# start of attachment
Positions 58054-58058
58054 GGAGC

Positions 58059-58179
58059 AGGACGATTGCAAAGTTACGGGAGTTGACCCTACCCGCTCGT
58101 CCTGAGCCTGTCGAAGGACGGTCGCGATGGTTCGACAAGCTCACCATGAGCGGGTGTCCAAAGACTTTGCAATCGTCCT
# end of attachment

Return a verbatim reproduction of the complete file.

Positions 58054-58058
58054 GGAGC

Positions 58059-58179
58059 AGGACGATTGCAAAGTTACGGGAGTTGACCCTACCCGCTCGT
58101 CCTGAGCCTGTCGAAGGACGGTCGCGATGGTTCGACAAGCTCACCATGAGCGGGTGTCCAAAGACTTTGCAATCGTCCT